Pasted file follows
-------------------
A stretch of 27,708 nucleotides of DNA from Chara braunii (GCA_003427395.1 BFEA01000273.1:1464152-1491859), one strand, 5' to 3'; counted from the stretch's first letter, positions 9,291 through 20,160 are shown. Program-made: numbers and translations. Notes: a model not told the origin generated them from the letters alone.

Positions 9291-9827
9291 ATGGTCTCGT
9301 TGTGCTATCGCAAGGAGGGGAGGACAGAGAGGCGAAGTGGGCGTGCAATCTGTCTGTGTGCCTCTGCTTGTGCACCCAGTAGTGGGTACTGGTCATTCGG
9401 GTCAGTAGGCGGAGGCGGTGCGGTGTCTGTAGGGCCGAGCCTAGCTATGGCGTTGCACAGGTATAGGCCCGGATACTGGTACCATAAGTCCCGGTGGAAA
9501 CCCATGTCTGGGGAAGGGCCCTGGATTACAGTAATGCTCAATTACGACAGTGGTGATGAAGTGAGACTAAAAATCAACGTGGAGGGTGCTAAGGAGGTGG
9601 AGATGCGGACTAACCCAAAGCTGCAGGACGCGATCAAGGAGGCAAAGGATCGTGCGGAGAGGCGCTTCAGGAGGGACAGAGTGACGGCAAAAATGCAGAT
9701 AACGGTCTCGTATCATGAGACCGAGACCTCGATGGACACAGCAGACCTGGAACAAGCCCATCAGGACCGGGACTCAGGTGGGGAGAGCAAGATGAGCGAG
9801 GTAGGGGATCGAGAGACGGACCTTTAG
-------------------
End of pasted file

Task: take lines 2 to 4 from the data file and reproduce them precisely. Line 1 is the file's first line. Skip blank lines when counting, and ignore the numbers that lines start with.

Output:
Positions 9291-9827
9291 ATGGTCTCGT
9301 TGTGCTATCGCAAGGAGGGGAGGACAGAGAGGCGAAGTGGGCGTGCAATCTGTCTGTGTGCCTCTGCTTGTGCACCCAGTAGTGGGTACTGGTCATTCGG